A mat4 represents a 4x4 matrix which can be used to store transformations. You can construct a mat4 in several ways:
# all components are set to zero
M = mat4()
[ 0.0000, 0.0000, 0.0000, 0.0000]
[ 0.0000, 0.0000, 0.0000, 0.0000]
[ 0.0000, 0.0000, 0.0000, 0.0000]
[ 0.0000, 0.0000, 0.0000, 0.0000]
# identity matrix
M = mat4(1.0)
[ 1.0000, 0.0000, 0.0000, 0.0000]
[ 0.0000, 1.0000, 0.0000, 0.0000]
[ 0.0000, 0.0000, 1.0000, 0.0000]
[ 0.0000, 0.0000, 0.0000, 1.0000]
# The elements on the diagonal are set to 2.5
M = mat4(2.5)
[ 2.5000, 0.0000, 0.0000, 0.0000]
[ 0.0000, 2.5000, 0.0000, 0.0000]
[ 0.0000, 0.0000, 2.5000, 0.0000]
[ 0.0000, 0.0000, 0.0000, 2.5000]
# All elements are explicitly set (values must be given in row-major order)
M = mat4(a,b,c,d,e,f,g,h,i,j,k,l,m,n,o,p)
M = mat4([a,b,c,d,e,f,g,h,i,j,k,l,m,n,o,p])
[ a, b, c, d ]
[ e, f, g, h ]
[ i, j, k, l ]
[ m, n, o, p ]
# Create a copy of matrix N (which also has to be a mat4)
M = mat4(N)
# Specify the 4 columns of the matrix (as vec4's or sequences with 4 elements)
M = mat4(a,b,c,d)
[ a[0], b[0], c[0], d[0] ]
[ a[1], b[1], c[1], d[1] ]
[ a[2], b[2], c[2], d[2] ]
[ a[3], b[3], c[3], d[3] ]
# All elements are explicitly set and are stored inside a string
M = mat4("1,2,3,4,5,6,7,8,9,10,11,12,13,14,15,16")
[ 1.0000, 2.0000, 3.0000, 4.0000]
[ 5.0000, 6.0000, 7.0000, 8.0000]
[ 9.0000, 10.0000, 11.0000, 12.0000]
[ 13.0000, 14.0000, 15.0000, 16.0000]
Mathematical operations:
The mathematical operators are supported with the following combination of types:
mat4 = mat4 + mat4
mat4 = mat4 - mat4
mat4 = mat4 * mat4
vec4 = mat4 * vec4
vec4 = vec4 * mat4
vec3 = mat4 * vec3 # missing coordinate in vec3 is implicitly set to 1.0
vec3 = vec3 * mat4 # missing coordinate in vec3 is implicitly set to 1.0
mat4 = float * mat4
mat4 = mat4 * float
mat4 = mat4 / float
mat4 = mat4 % float # each component
mat4 = -mat4
vec4 = mat4[i] # get or set column i (as vec4)
float = mat4[i,j] # get or set element in row i and column j
Additionally, you can compare matrices with == and !=.
Return column index (0-based) as a vec4.
Set column index (0-based) to value which has to be a sequence of 4 floats (this includes vec4).
Return row index (0-based) as a vec4.
Set row index (0-based) to value which has to be a sequence of 4 floats (this includes vec4).
Return the diagonal as a vec4.
Set the diagonal to value which has to be a sequence of 4 floats (this includes vec4).
Returns a list containing the matrix elements. By default, the list is in column-major order (which can be directly used in OpenGL or RenderMan). If you set the optional argument rowmajor to True, you will get the list in row- major order.
Returns the identity matrix. This is a static method.
Returns the transpose of the matrix.
Returns the determinant of the matrix.
Returns the inverse of the matrix.
Returns a translation transformation. The translation vector t must be a 3-sequence (e.g. a vec3).
This is a static method.
Returns a scaling transformation. The scaling vector s must be a 3-sequence (e.g. a vec3).
This is a static method.
Returns a rotation transformation. The angle must be given in radians, axis has to be a 3-sequence (e.g. a vec3). — This is a static method.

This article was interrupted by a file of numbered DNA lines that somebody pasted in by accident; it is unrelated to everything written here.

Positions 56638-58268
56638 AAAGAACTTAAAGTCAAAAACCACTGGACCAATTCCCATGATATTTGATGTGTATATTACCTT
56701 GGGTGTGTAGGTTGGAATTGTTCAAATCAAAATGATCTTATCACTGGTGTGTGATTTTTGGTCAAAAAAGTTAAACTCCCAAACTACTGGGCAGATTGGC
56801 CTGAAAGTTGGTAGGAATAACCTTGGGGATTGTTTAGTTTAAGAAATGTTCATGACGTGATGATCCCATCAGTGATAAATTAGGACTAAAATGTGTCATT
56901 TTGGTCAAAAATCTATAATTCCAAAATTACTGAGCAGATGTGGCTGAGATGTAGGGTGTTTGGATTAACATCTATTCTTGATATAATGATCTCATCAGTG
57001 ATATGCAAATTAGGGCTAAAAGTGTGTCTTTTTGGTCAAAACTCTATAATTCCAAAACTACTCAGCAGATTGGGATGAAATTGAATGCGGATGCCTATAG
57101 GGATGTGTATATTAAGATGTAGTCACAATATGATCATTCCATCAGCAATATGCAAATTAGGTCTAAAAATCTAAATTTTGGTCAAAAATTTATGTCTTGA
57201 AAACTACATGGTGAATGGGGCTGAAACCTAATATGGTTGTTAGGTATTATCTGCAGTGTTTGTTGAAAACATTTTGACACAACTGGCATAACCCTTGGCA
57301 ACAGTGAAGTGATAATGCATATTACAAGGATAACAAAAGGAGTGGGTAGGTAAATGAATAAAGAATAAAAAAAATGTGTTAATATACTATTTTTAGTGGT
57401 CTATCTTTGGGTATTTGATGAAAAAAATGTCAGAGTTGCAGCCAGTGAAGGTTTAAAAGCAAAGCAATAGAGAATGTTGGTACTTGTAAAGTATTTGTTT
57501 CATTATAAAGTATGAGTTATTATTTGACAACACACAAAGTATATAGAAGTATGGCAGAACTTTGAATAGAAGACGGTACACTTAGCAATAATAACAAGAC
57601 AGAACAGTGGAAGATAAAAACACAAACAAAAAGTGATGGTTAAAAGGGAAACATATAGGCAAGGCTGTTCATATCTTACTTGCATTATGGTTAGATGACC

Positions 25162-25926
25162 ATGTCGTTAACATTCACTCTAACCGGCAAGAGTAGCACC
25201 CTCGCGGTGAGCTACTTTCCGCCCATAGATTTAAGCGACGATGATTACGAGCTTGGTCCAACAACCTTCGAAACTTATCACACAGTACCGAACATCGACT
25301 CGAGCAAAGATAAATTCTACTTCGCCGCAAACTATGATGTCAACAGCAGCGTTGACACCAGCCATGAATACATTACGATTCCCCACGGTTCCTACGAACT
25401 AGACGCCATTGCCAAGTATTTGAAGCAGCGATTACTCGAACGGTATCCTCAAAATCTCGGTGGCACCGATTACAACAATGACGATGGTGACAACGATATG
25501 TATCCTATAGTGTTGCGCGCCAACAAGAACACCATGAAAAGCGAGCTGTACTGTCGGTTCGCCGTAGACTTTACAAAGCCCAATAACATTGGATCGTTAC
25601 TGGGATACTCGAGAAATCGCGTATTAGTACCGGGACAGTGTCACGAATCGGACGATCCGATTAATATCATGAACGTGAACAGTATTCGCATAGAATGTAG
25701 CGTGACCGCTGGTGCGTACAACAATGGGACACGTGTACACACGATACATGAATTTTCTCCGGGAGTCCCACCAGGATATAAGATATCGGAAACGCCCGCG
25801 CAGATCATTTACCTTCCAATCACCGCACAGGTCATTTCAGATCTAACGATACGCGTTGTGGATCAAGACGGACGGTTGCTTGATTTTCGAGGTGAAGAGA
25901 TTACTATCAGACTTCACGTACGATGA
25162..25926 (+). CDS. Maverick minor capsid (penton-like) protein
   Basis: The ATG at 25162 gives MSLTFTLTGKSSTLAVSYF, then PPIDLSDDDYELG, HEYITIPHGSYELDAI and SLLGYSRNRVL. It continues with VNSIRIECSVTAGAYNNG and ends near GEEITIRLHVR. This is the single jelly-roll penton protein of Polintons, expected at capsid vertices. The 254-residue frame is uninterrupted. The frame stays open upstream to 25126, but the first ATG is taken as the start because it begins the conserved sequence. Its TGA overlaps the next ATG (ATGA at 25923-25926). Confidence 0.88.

Concatenate a translation transformation and return self. The translation vector t must be a 3-sequence (e.g. a vec3).
Concatenates a scaling transformation and returns self. The scaling vector s must be a 3-sequence (e.g. a vec3).
Concatenates a rotation transformation and returns self. The angle must be given in radians, axis has to be a 3-sequence (e.g. a vec3).
Returns a matrix that represents a perspective depth transformation. This method is equivalent to the OpenGL command glFrustum(). — This is a static method.
Note
If you want to use this transformation in RenderMan, keep in mind that the RenderMan camera is looking in the positive z direction whereas the OpenGL camera is looking in the negative direction.
Similarly to frustum() this method returns a perspective transformation, the only difference is the meaning of the input parameters. The method is equivalent to the OpenGL command gluPerspective(). — This is a static method.
Returns a matrix that represents an orthographic transformation. This method is equivalent to the OpenGL command glOrtho(). — This is a static method.
Returns a transformation that moves the coordinate system to position pos and rotates it so that the z-axis points onto point target. The y-axis is pointing as closely as possible into the same direction as up. All three parameters have to be a 3-sequence.
You can use this transformation to position objects in the scene that have to be oriented towards a particular point. Or you can use it to position the camera in the virtual world. In this case you have to take the inverse of this transformation as viewport transformation (to convert world space coordinates into camera space coordinates).
This is a static method.
Returns a matrix with orthogonal base vectors. The x-, y- and z-axis are made orthogonal. The fourth column and row remain untouched.
Decomposes the matrix into a translation, rotation and scaling. The method returns a tuple (translation, rotation, scaling). The translation and scaling parts are given as vec3, the rotation is still given as a mat4.
Returns a mat3 which is a copy of self without the 4th column and row.
Sets the first three columns and rows to the values in m3.